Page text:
3 poems by Corrado Govoni, translated from Italian by Chiara Salomoni

La primavera del mare

Anche il mare ha la sua primavera:

rondini all’alba, lucciole alla sera.

Ha i suoi meravigliosi prati

di rosa e di viola,

che qualcuno invisibile là falcia

e ammucchia il fieno

in cumuli di fresche nuvole.

Si perdon le correnti

come le pallide strade

tra le siepi dei venti

da cui sembra venire nella pioggia

come un amaro odore

di biancospino in fiore.

E certo nella valle più lontana

un pastore instancabil tonde

il suo gregge infinito di onde

tanta è la lana

che viene a spumeggiare sulla riva.

Verdognolo e lillastro, come l’arcobaleno

gemmeo elastico refrigerante,

d’accordo con il cielo

profondo arioso concavo specchiante

come il cristallo con il fiore,

tutto abbandoni e improvvise malinconie

come il primo amore.

Così fresco ed azzurro 

come se trasparissero

dalla sua limpidità

le sue tacite foreste


avvinghiate di alghe serpentine

quest’edera senza foglie, 

scorse dai freddi scivolii

di pesci di maiolica e d’argento

alati come uccelli muti,

tra i coralli irrigiditi

questi peschi sempre fioriti.

Son le rondini, fisse, le conchiglie.

E le lucciole enormi son le seppie morte,

lanterne sorde

di palombari annegati,

fari di naufraghi pericolati.

Una barca con un’immensa vela

sembra qualche straccione

fermo in un crocevia sotto l’ombrello,

in attesa che passi l’acquazzone.              

The sea spring

Also the sea has its own spring:

swallows at dawn, fireflies in the evening.

It has its meadows of pink and violet,

which someone invisible cuts down

there, and makes hay

in a heap of fresh clouds.

The currents get lost

like pale lanes

between the winds’ hedges

from where a bitter smell

of flowering whitethorn

seems to come in the rain.

And look, in the furthest valley

a shepherd tirelessly shears 

his boundless flock of waves,

so much wool

that it comes foaming ashore.

It’s greeny-lilac as the rainbow 

jewel-like elastic refrigerant,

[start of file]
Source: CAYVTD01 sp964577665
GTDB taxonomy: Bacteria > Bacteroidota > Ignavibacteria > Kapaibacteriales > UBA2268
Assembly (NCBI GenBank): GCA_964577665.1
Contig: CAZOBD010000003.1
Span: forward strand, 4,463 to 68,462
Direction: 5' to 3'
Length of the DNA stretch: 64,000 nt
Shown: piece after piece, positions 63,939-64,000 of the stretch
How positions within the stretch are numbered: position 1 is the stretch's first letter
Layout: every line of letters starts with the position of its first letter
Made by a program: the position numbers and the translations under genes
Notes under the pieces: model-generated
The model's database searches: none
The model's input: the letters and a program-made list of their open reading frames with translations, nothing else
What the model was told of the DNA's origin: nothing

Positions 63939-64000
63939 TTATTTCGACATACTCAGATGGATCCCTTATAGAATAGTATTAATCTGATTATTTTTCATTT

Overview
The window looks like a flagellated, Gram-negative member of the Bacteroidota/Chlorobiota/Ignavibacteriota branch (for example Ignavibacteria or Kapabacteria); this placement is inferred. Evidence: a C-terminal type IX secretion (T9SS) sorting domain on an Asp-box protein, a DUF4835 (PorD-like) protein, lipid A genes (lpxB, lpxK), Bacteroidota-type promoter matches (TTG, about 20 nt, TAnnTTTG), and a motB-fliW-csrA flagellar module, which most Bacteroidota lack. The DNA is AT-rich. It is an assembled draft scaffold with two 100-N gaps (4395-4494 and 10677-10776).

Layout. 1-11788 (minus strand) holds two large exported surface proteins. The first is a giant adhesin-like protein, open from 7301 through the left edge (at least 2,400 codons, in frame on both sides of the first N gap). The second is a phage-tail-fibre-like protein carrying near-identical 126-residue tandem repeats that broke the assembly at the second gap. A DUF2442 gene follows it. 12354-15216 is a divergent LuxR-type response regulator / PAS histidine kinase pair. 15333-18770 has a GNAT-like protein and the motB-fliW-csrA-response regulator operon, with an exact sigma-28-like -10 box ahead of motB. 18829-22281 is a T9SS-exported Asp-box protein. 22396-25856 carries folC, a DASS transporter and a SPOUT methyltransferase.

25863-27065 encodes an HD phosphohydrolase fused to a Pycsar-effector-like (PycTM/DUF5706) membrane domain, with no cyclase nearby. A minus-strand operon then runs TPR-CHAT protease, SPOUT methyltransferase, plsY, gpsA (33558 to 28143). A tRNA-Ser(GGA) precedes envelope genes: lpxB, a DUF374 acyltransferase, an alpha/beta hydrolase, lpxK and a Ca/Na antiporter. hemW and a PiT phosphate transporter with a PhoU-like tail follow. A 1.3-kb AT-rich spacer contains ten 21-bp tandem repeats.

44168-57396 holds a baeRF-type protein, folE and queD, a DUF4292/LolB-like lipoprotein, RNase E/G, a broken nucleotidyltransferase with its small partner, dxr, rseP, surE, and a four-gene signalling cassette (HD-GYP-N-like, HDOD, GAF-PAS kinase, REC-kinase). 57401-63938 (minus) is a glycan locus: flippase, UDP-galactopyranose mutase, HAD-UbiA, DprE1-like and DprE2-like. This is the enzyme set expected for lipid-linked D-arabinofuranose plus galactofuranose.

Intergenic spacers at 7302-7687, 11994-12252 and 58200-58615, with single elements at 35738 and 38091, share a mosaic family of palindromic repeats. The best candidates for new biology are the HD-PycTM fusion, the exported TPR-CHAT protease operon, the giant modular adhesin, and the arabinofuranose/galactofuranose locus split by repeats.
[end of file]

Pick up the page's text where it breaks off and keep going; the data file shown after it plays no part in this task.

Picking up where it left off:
in agreement with the sky

deep airy hollow mirroring,

like a crystal on a flower.

It is all abandonment 

and sudden sadness 

like the first love.

It is so fresh and light blue 

as if its silent undersea forests

clutched by serpentine seaweeds,  

its leafless ivy,

would shine through

its limpidity.

They are caught from cold slides

of fishes made of majolica and silver,

winged like mute birds

between stiffened corals:

its ever-flowering peach trees.

The shells are still swallows.

The dead cuttlefishes are huge fireflies,   

deaf lanterns

of drowned divers,

lights for castways in danger.

A boat with a huge sail

looks like a drifter

standing at a crossroads 

under an umbrella

waiting for the downpour to stop.

I fanali e i mendicanti

Nella pioggia i fanali tra gli alberelli

dei marciapiedi

sembran file di mendicanti 

che vanno in elemosina

nude le teste e scalzi i piedi

sotto i loro verdi ombrelli

simili a grandi aureole di santi.

The lights and the beggars

In the rain the lights among the tiny trees

of the pavements

look like lines of beggars

living on charity

bareheaded and barefoot

under their green umbrellas

like great saints’ haloes.

Il prato e le nuvole

È cessato or ora il temporale

e il prato verde odora

di menta glaciale.

È un immenso fruscio di pioggia

che sgocciola lenta lenta

lungo i tremuli fili d’erba,

dalle ciglia rosee dei fiori,

dalle labbra bianche dei fiori.

Laggiù il cielo sereno

è il grande innaffiatoio di smalto azzurro

col manico variopinto dell’arcobaleno.

The lawn and the clouds

Just now the thunderstorm stopped 

and the green lawn smells

of glacial mint.

It is a vast rustle of rain

that drips slowly slowly

along the tremulous blades of grass,

from the pinky eyelashes of flowers,

from the white lips of flowers.

Over there the clear sky

is a blue, enamel watering-can

with it multicoloured handle of the rainbow.


2 poems by Chiara Salomoni

Chiara Salomoni is a poet and translator. Her poems appear on Vivienne Westwood’s website and in The Blue Nib. She is currently translating poetry by Corrado Govoni, Silvio Ramat and by Andrea Zanzotto. She read from her translations at the Poetry Library. She is a member of the Tideway Poets

Poems by Corrado Govoni

Corrado Govoni (1884-1965) was a prolific writer of poetry, prose and drama. He joined the Futuristic Movement and collaborated on Marinetti’s Notebooks but his crepuscular way of writing remained a characteristic in his poetry set in agricultural landscapes. Govoni was the president of PEN Club Italia in 1938. 


About the contributor

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